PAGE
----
Entirely whole to me, others it’s all just spilled
Powders mixed up, red troubles and abyss.
I feel the gravitational tug of each least thing,
An ant, a speck of breadcrumb, and I sense
How the trees move aside a fraction of a fraction
Of an inch, how they want to make me over,
Rearrange my atoms, scramble the flocks of me
Into seed or wind or leaf. Soon enough.
Walk to the Farmer’s Market
through the neighborhoods through the old city cemetery, where the pioneers nest where the jailbirds working off time dig, water, rake, swing their weed-eaters back and forth over, across, around the mounds.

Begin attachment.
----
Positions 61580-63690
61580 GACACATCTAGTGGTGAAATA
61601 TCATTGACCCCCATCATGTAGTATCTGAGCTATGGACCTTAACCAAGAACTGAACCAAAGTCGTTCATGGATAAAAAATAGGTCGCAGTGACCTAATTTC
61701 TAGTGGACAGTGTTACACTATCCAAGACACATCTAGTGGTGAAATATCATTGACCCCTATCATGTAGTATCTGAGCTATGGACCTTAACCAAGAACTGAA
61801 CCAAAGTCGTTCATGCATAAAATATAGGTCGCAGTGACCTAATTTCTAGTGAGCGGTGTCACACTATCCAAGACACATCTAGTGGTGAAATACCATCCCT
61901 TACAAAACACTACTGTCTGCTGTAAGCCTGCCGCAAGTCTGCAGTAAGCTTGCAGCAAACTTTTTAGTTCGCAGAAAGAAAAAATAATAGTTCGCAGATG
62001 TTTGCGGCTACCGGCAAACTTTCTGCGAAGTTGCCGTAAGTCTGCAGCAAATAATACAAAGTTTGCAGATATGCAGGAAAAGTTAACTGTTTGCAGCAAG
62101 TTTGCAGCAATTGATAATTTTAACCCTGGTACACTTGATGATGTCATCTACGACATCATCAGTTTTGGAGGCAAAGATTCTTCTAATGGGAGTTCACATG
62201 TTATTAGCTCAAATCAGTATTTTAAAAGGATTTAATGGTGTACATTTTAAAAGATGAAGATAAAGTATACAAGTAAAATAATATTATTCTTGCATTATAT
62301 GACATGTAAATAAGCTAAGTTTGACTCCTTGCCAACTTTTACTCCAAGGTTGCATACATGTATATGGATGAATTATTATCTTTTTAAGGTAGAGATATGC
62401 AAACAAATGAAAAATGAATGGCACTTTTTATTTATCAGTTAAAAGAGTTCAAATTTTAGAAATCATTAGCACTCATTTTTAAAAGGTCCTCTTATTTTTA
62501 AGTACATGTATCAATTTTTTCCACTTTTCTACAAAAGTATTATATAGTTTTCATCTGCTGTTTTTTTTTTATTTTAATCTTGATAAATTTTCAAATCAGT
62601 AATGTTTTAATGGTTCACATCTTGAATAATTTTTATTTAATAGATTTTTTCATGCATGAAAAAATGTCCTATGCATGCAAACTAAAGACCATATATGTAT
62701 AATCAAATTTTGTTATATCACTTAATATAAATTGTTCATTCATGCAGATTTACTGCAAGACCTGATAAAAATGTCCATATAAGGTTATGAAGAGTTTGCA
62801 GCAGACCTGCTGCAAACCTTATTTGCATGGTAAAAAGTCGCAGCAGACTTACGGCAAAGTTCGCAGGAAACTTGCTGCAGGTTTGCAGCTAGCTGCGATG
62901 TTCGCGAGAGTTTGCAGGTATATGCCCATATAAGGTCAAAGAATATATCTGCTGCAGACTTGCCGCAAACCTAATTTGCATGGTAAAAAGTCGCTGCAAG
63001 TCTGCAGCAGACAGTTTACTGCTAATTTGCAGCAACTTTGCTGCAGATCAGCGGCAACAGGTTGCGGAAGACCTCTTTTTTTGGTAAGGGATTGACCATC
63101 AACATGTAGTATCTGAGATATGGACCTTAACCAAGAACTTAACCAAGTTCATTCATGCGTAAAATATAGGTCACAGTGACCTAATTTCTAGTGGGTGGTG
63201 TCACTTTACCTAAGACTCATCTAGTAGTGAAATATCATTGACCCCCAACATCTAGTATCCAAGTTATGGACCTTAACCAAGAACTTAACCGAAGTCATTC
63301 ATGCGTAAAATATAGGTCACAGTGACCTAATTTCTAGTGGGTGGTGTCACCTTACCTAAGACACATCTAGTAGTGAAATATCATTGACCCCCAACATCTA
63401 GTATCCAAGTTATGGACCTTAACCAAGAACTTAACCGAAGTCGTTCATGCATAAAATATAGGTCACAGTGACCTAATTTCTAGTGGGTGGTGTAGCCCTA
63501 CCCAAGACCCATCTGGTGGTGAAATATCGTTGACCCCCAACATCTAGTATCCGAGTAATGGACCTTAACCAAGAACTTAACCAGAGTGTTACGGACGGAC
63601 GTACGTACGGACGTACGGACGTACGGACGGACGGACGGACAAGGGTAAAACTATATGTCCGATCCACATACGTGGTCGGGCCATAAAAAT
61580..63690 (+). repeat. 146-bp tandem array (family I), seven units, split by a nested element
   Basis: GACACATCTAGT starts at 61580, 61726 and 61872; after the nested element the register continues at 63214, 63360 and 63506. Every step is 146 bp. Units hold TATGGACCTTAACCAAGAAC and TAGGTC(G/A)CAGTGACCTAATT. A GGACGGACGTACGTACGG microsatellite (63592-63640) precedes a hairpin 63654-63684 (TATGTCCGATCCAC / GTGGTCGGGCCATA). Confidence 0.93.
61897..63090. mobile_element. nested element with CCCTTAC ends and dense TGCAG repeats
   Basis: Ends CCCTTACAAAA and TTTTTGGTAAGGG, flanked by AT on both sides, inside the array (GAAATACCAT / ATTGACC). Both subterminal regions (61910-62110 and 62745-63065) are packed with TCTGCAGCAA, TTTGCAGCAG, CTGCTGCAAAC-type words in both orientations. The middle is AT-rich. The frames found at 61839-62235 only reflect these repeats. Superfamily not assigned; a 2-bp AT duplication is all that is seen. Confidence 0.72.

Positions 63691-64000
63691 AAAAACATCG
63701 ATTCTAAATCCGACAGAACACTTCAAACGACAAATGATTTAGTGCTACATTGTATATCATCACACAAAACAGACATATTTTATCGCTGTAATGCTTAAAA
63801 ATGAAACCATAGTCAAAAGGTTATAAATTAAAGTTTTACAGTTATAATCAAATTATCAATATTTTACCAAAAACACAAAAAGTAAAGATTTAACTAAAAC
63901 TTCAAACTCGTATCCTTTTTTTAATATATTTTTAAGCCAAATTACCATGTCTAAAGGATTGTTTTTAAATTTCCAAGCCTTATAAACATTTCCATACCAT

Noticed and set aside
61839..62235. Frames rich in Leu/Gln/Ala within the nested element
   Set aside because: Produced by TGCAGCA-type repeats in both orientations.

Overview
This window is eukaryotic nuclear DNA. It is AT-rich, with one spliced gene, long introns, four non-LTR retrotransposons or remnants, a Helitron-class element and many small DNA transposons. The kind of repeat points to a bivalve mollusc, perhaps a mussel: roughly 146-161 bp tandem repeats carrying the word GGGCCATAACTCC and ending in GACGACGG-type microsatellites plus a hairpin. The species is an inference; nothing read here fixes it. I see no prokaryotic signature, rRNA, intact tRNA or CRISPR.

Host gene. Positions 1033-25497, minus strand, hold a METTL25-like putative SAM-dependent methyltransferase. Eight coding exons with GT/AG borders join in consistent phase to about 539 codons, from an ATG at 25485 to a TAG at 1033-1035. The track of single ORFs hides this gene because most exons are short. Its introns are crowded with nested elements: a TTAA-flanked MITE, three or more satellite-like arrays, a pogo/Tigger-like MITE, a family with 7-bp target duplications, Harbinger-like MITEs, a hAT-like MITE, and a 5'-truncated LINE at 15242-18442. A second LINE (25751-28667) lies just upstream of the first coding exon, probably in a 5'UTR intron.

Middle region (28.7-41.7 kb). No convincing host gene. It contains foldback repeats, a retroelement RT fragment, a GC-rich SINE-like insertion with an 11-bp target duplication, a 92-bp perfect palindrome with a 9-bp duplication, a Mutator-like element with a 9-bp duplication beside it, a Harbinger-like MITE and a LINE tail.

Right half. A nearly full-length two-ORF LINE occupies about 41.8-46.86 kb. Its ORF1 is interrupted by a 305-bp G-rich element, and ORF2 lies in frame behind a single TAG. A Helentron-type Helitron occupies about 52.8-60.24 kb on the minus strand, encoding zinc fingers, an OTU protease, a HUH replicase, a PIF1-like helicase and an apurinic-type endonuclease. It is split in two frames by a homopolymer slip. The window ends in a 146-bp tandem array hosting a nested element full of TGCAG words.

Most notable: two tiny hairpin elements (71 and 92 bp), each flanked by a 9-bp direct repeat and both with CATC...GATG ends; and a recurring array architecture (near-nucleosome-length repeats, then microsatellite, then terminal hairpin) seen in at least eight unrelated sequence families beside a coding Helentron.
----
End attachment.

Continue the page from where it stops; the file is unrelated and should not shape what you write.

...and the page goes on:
Silk roses, white, in the arms of a cherub—they look spotless, brand new, though the grave is eighteen hundreds. There’s the smell of fresh mown grass, the scent we’ll remember when we mingle later in the fruit and vegetable stalls, under the freeway overpass that hangs above it all like a bridge to the afterlife.
Susan Kelly-DeWitt is the author of Gravitational Tug (Main Street Rag, 2020), The Fortunate Islands (Marick Press), and eight small press collections. Her work appears in many journals and anthologies, most recently The Autumn House Anthology of Contemporary American Poetry.